DANVERS, Mass. -- She had a bright smile, a penchant for pink and an admitted overenthusiasm for the subjects she taught. The lanky boy was just a decade younger, new to the school, with a pleasant manner but little to say.
Sometime on their last day at the school together Tuesday, prosecutors say, teacher Colleen Ritzer and 14-year-old student Philip Chism crossed paths, and he killed her.
Ritzer’s body was later found in the woods behind Danvers High School, where she taught and Chism attended classes. And on Wednesday, Chism was being held without bail after being arraigned on a murder charge.
Ryan Kelleher, who had Ritzer for algebra and played soccer with Chism, said none of it made sense.
“From what I know about him and seeing him every day, it just doesn’t add up that he would do such a thing, unless this was all an act to fool somebody,” said Kelleher, 17.
Officials haven’t released a cause of death or discussed a motive in the killing. A court filing said Ritzer and Chism knew each other from the high school, but it didn’t elaborate.
Blood found in a second-floor school bathroom helped lead investigators to Ritzer’s body, after she was reported missing Tuesday, Essex District Attorney Jonathan Blodgett said.
Investigators said in court documents that the arrest was made based on statements by the suspect, evidence from school surveillance cameras and corroborating evidence in multiple places.
Chism’s family and attorney did not comment Wednesday.
Chism had moved to Massachusetts from Tennessee before the start of the school year and was a top scorer on the school’s junior varsity soccer team, said Kyle Cahill, a junior who also plays soccer.
He said the team had been wondering where Chism was when he skipped a team dinner Tuesday night.
“We’re all just a family. It just amazes me really,” Cahill said. “He wasn’t violent at all. He was really the opposite of aggressive.”
The Boston Red Sox held a moment of silence for Ritzer on Wednesday at Fenway Park before Game 1 of the World Series.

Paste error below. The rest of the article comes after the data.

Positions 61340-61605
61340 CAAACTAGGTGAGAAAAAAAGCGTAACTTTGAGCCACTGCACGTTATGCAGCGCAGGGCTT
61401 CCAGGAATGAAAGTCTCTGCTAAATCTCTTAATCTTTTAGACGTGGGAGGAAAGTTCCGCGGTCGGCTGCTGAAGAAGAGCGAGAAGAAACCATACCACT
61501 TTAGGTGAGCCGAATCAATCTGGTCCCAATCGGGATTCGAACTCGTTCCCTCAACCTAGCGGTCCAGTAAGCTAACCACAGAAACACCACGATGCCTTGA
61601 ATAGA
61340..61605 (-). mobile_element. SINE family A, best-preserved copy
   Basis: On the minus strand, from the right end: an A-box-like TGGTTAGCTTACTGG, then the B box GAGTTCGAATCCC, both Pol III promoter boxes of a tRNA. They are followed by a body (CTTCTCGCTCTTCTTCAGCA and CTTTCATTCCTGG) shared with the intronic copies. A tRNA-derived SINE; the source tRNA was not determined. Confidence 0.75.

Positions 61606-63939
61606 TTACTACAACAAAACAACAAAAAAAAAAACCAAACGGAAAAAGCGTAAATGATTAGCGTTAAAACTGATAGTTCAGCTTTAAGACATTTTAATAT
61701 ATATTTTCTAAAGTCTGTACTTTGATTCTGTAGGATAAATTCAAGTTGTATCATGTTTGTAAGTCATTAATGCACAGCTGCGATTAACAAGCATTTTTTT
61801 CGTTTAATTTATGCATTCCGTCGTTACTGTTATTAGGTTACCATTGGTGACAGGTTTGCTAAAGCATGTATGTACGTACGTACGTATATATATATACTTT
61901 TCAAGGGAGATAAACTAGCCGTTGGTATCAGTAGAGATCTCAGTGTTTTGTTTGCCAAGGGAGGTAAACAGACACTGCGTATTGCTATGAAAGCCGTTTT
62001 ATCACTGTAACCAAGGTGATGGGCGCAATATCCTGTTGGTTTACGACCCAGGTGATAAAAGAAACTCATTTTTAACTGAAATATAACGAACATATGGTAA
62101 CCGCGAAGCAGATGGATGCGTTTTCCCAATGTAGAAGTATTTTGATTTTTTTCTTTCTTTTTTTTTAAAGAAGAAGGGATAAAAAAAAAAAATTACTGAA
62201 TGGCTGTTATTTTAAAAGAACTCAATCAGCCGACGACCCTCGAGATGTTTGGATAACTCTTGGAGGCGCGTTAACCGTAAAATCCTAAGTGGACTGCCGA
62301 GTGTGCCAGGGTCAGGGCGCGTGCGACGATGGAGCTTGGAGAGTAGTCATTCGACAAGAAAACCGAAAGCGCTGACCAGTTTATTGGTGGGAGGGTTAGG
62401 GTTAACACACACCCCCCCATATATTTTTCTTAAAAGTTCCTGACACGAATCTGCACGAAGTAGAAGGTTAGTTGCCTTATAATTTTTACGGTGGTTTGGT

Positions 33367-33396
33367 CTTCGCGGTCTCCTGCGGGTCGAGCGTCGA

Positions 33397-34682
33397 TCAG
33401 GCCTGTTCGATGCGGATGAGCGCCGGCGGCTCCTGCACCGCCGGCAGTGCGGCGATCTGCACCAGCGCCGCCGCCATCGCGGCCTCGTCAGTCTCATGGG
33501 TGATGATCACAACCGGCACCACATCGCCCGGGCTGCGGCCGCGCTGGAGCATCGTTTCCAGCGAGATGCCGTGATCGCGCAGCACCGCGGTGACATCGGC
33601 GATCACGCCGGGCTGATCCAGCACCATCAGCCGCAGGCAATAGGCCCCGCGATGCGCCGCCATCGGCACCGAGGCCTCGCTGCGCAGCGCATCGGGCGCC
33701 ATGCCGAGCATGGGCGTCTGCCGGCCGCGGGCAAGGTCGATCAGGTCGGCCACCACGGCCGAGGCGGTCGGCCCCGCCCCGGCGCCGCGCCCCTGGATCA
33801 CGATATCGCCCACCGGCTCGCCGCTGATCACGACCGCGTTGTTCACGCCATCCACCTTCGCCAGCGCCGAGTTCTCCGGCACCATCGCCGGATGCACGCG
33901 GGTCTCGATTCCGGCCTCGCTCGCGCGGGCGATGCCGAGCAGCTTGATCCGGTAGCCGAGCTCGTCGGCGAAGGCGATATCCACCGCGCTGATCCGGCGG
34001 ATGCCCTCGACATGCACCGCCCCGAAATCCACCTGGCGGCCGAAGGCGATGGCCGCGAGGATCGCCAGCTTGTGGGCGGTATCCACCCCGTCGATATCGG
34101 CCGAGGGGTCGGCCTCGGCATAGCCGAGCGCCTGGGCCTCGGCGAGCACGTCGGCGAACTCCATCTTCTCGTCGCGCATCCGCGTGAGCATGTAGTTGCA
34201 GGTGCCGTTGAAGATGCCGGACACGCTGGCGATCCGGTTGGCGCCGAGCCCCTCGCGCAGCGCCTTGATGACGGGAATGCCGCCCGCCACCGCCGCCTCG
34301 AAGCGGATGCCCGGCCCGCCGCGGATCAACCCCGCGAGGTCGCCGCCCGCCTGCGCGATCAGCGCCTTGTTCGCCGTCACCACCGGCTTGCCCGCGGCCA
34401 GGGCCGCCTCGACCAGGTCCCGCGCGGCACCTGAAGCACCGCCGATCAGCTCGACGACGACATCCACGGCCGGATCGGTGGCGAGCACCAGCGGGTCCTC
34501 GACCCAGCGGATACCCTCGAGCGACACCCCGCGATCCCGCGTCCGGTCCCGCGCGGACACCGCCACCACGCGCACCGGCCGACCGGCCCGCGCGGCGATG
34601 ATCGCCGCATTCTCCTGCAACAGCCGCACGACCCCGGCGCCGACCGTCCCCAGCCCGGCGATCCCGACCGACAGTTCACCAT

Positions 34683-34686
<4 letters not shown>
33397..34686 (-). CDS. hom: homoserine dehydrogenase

Hundreds of people later turned out for a candlelight vigil at the school parking lot, many wearing pink sweatshirts, bows or T-shirts in tribute to Ritzer and her favorite color.
“She supported all of us. We should be there to support her,” said Danvers senior Courtney Arnoldy, 18, who had Ritzer for a teacher.
Ritzer, 24, lived at home with her 20-year-old brother and her sister, a high school senior.
Her family said they are mourning the death of their “amazing, beautiful daughter and sister.”
“Everyone that knew and loved Colleen knew of her passion for teaching and how she mentored each and every one of her students,” the family said in a statement provided by her uncle Dale Webster.
Ritzer had a Twitter account where she gave homework assignments, encouraged students and described herself as a “math teacher often too excited about the topics I’m teaching.” She was a 2011 magna cum laude graduate of Assumption College in Worcester, a school spokeswoman said.
Kelleher said students related to the young teacher, who liked to wear jeans and UGG boots just like the teenagers she taught.
One of her former students, Chris Weimert, 17, said she was a warm, welcoming person who would stand outside her classroom and say hello to students she didn’t teach.
“She was the nicest teacher anyone could ever have. She always had a warm smile on her face,” he said.
Mary Duffy has lived next door to the Ritzers in the suburban neighborhood in Andover since the family moved there more than two decades ago. She said Colleen Ritzer had just one life ambition: to be a high school math teacher.
“All I ever heard is that she loved her job,” Duffy said.
Public schools in Danvers were closed Wednesday. All schools but the high school were holding classes Thursday, while the high school was scheduled to reopen for two hours so students could meet with counselors and grief specialists. All classes were scheduled to resume Friday.
Ritzer is the second teacher allegedly killed by a student in the U.S. this week. A Sparks, Nev., middle school teacher was allegedly shot by a 12-year-old student on Monday.
Associated Press writer Lynne Tuohy in Andover and news researcher Rhonda Shafner in New York City contributed to this report.